THE federal government is gearing up for a spike in company insolvencies, with the cost of its Fair Entitlements Guarantee program to pay employee redundancies of failed companies expected to triple to $480 million this financial year.
The Labor opposition says the best way to avoid company collapses is to maintain COVID stimulus spending, with Shortland MP Pat Conroy criticising another round of JobKeeper cuts, which kick in today.
The Attorney-General and Minister for Industrial Relations, Christian Porter, told ACM yesterday that the government had recently allocated $35.3 million to employ up to 150 staff to ensure applications to the Fair Entitlements Guarantee or FEG were done as quickly as possible.
"The FEG acts as a safety net of last resort for workers, covering unpaid entitlements such as wages and annual leave that are left outstanding when a business goes into administration and there are insufficient assets to cover final entitlements," Mr Porter said.
He said the government's "record stimulus" would "significantly cushion" the impact of the COVID-19 recession but the extra FEG funding would help manage "any increased demand" on the program.
Figures provided by the attorney-general's department showed the FEG had paid employees of failed companies $972 million in the five years to June 30 last year, and recovered $194 million of those costs.
The 2020-21 federal Budget showed the FEG costing $157 million in 2019-20, with an estimated cost of $480 million in 2020-21.
The Fair Entitlements Guarantee or FEG began in 2012 as a successor to programs begun in 2000, when the prime minister of the day, John Howard, controversially intervened in the collapse of Rutherford's National Textiles, which was chaired by his brother, Stan Howard.
The Howard government introduced the Employee Entitlements Support Scheme (EESS) in January 2000, with reports of the day indicating taxpayers covered about half of the $11 million in redundancy payments made to the 340-strong workforce.
This scheme was replaced in September 2001 by the General Employee Entitlements and Redundancy Scheme (GEERS), which was replaced by the FEG in 2015.
In a May 2017 consultation paper on "corporate misuse" of the FEG, the Coalition government acknowledged the scheme "presents a moral hazard as it enables certain employers to arrange their affairs to prevent, avoid or minimise paying their employee entitlements with the knowledge that the government (and ultimately the taxpayer) will pay some or all of the entitlements".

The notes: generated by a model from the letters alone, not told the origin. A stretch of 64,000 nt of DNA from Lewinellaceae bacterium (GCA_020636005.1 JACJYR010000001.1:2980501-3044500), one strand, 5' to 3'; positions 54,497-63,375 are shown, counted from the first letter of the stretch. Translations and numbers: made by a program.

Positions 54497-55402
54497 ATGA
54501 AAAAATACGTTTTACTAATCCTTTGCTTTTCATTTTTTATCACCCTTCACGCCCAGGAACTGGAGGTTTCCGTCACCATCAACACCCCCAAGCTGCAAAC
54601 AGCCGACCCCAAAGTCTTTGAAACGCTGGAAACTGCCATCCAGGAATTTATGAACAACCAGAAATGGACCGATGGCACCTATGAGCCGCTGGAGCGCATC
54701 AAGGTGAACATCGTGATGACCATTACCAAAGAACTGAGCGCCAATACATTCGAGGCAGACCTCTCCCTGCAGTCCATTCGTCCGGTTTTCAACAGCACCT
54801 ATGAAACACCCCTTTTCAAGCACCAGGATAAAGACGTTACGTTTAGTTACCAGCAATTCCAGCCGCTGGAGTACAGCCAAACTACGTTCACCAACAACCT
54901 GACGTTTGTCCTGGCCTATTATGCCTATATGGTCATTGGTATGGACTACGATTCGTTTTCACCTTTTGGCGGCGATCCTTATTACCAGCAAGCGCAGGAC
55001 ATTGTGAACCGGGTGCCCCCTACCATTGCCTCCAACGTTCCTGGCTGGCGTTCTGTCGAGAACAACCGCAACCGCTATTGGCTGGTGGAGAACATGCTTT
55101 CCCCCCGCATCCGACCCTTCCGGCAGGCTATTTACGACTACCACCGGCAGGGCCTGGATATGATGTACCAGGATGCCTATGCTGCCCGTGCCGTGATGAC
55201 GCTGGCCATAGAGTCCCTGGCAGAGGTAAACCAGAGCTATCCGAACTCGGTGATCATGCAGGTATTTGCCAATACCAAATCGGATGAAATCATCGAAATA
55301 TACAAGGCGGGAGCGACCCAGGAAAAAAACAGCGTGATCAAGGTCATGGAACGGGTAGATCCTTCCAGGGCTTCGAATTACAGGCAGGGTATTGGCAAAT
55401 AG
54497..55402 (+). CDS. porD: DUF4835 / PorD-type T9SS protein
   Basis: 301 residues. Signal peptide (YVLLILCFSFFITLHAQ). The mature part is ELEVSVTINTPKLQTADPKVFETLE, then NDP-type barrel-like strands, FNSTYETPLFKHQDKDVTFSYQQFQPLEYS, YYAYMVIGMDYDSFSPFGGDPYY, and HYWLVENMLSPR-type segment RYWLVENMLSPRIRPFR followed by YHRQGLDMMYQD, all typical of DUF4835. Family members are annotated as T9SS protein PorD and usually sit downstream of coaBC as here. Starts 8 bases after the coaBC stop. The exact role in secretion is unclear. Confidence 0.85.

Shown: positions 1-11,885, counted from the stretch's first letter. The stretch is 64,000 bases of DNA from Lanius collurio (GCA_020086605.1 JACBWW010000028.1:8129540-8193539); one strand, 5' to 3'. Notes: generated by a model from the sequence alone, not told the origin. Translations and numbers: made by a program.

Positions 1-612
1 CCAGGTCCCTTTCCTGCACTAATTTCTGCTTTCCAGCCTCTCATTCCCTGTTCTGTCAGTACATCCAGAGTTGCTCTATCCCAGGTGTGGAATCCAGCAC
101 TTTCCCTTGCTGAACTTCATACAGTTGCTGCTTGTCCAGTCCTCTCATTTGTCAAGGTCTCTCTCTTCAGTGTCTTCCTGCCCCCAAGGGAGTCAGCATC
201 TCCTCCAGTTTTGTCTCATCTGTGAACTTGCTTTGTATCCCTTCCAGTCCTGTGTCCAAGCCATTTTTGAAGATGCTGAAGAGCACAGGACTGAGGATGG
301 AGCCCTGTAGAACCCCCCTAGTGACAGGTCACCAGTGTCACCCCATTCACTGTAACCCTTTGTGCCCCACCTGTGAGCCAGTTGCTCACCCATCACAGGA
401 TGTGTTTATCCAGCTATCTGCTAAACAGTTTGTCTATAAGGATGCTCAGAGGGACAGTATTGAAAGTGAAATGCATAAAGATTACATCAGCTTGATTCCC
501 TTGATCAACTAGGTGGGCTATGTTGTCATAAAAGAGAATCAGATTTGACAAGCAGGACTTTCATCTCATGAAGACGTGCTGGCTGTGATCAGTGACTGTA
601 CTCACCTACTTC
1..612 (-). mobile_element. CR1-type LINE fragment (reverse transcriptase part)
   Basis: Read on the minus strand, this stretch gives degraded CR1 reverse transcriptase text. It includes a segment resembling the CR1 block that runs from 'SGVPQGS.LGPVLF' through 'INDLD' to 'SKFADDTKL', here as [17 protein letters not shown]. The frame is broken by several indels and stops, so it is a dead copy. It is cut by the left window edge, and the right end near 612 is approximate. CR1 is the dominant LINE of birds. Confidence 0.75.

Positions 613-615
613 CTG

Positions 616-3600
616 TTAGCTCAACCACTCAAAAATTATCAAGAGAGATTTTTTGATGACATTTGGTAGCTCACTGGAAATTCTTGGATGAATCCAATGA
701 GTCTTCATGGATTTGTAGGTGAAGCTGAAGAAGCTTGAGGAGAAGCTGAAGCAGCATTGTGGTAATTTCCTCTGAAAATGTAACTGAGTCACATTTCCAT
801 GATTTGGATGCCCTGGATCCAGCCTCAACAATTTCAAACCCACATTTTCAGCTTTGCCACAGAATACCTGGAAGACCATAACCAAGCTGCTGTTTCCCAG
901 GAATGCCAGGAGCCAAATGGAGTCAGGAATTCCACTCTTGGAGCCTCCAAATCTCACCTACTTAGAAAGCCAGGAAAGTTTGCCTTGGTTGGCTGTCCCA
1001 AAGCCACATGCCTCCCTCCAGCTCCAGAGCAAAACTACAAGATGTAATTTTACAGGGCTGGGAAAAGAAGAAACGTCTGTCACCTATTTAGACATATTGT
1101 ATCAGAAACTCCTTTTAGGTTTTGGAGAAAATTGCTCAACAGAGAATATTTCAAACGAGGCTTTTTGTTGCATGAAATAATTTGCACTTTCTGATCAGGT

The paper said FEG costs had been rising because of "sharp corporate practices by select employers and parties associated with them". The Corporations Act was amended in April 2019 to address the government's concerns.
A FEG recovery program began in 2015 to offset costs.
Government figures show the program recovered $194 million of the $973 million paid out between July 2015 and June 2020, although these amounts do not include running costs.
With other returns factored in, the amount recouped rose to $345 million in five years.
Shortland MP Pat Conroy acknowledged the "moral hazard" argument with the FEG but said the important thing was to ensure that retrenched employees were not left high and dry through no fault of their own.
Mr Conroy said "every reputable analysis of recessions from the Great Depression onwards" showed that "well-designed government assistance" was cheaper in the long run than allowing companies to fail.
"And that's without considering the cost of the human misery, in the form of family breakdowns, of suicides, and other terrible consequences that flow from the pressures of unemployment," Mr Conroy said.
He said stimulus spending should continue until the economy recovered.
He said 17,000 people in his electorate were down about $4.5 million a fortnight through today's cut in JobKeeper from $1200 to $1000 and a New Year's Day reduction in the Coronavirus Supplement from $250 to $150 a fortnight.
"And that's with 13 job hunters for every vacancy," Mr Conroy said.
"I call upon the government to extend JobKeeper for those businesses that are still struggling in this recession to ensure that families in my electorate can have food on the table and a roof over their heads."
Despite year-long predictions of mass company failures, ASIC figures show fewer insolvencies in 2020 that any time since 2001.
The three months to the end of September saw 1511 insolvency appointments, compared with 3000 to 4000 or more a quarter during the global financial crisis.
This story first appeared in the Newcastle Herald.